But it is the pulmonary form of the disease which is by far the commonest and it was in this form that tuberculosis blighted the lives of billions of people. What happens is basically simple if dreadful. The bacteria inhaled in water droplets settle in the periphery of the lung and grow very slowly until they form a small local collection, like a cheesy boil. From this boil, the continuing infection spills over into nearby small airways and forms more of these tiny boils. It was the appearance of these small cheesy collections (like little tubers) which, in the early nineteenth century gave rise to the modern name, the disease in which you find tubercles in the lung or tuberculosis. This replaced the much older and more descriptive name, consumption…From this primary infection in the lungs, several things may happen. (Ryan 19)

In many, the first infection is fought off by the body. The white cells mop up the bacteria and the abscess is walled off from the rest of the lung by a fibrous shell. But our white cells have difficulty disposing of these ingested bacteria. That waxy shell can be as impervious to the digesting chemicals of our white cells as it is to acid, and tuberculosis has the horrifying ability to eat our white cells themselves from the inside and to grow and multiply while actually within the cells. In order to contain the disease, our body decides to accept stalemate and just wall it off. If we succeed, we lull ourselves into a false sense of security: we tell ourselves that we are cured. But tuberculosis remains alive within the fibrous shell and can burst out into life-threatening virulence at any time in the infected person’s subsequent life. (Ryan 19-20)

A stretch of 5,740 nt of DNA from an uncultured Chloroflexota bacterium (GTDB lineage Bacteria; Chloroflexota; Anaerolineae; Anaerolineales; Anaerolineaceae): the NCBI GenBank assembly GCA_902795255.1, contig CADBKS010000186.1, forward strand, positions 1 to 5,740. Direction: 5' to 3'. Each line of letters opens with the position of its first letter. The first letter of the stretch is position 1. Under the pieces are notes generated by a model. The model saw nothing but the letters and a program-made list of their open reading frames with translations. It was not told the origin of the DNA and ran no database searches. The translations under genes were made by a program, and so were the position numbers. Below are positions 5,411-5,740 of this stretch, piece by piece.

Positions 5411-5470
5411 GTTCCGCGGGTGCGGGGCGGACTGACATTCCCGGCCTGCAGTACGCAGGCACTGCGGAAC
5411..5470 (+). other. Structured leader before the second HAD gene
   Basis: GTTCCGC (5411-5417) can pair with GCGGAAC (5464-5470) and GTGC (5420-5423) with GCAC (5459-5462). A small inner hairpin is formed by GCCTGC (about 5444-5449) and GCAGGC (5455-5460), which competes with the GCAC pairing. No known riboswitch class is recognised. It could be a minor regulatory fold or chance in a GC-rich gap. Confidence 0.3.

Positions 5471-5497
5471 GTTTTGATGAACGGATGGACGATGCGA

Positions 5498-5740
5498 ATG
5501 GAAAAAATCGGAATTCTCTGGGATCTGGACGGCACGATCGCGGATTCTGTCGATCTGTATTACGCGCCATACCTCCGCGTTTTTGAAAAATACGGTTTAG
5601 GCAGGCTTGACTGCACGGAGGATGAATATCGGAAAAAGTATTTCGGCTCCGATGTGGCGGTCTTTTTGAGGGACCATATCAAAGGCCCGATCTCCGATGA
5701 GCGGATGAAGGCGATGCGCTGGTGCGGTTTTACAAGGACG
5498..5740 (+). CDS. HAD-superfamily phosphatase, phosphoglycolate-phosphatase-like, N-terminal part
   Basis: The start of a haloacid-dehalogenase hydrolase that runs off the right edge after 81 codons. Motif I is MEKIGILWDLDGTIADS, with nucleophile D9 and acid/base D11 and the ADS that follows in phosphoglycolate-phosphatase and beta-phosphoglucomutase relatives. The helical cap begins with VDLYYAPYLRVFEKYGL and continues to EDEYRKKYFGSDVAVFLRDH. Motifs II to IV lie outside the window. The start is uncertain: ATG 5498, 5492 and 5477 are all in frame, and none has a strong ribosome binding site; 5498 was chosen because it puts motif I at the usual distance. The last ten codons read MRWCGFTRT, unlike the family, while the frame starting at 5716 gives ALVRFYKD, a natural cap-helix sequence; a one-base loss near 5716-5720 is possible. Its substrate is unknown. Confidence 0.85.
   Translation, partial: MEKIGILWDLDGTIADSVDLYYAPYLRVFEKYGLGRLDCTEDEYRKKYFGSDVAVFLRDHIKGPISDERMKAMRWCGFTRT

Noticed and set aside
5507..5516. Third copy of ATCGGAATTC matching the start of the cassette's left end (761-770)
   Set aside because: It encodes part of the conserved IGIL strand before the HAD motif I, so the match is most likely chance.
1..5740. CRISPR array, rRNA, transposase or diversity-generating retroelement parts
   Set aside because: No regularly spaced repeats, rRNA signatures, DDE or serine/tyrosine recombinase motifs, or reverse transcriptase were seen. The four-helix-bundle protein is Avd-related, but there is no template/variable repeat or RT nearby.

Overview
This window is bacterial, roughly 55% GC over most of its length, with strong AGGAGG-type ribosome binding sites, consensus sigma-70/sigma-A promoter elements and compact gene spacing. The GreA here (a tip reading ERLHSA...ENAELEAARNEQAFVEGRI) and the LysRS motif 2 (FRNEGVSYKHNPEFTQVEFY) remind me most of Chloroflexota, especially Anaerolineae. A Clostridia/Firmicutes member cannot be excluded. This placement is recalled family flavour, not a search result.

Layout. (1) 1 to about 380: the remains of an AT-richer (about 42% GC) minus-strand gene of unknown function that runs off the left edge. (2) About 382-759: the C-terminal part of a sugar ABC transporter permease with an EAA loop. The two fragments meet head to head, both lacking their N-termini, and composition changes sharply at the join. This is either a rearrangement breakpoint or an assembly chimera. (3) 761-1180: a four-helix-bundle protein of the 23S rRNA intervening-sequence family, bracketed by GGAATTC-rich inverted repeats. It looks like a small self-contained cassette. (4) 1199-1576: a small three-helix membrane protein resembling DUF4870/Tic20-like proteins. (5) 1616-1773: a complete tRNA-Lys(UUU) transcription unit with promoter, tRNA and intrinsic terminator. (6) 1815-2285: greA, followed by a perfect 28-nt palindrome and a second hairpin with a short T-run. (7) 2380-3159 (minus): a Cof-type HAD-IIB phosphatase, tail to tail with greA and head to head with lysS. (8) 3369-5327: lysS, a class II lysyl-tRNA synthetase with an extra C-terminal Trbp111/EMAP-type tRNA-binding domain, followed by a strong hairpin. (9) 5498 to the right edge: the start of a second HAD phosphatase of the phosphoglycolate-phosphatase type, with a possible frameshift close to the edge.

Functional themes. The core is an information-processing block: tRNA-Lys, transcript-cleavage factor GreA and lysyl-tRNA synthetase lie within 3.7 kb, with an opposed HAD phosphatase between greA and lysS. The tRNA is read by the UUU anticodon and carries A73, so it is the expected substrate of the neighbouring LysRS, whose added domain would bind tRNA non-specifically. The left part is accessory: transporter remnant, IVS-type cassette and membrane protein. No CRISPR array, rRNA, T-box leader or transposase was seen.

Where tuberculosis is common, most of the population will encounter germs when they are children. Yet here we discover another of its mysteries: the majority wall it off when it is still just a spot on the lungs and they never know they were infected. But if the body fails to contain it, which is the case in about ten percent of people, the disease continues to invade the lung tissue about it. (Ryan 21)

How tuberculosis infects the body is shown in the following chart:

Tuberculosis Symptoms

A cough that refuses to go away; perhaps a sudden agonizing pain on breathing that marks the beginning of pleurisy; exhaustion, an unrelievable breathlessness, the appearance of bright red arterial blood in the persistent foul sputum. In others, death arrives in one fell moment; for example when an abscess in the lung or intestine erodes into a major artery. (Ryan 22)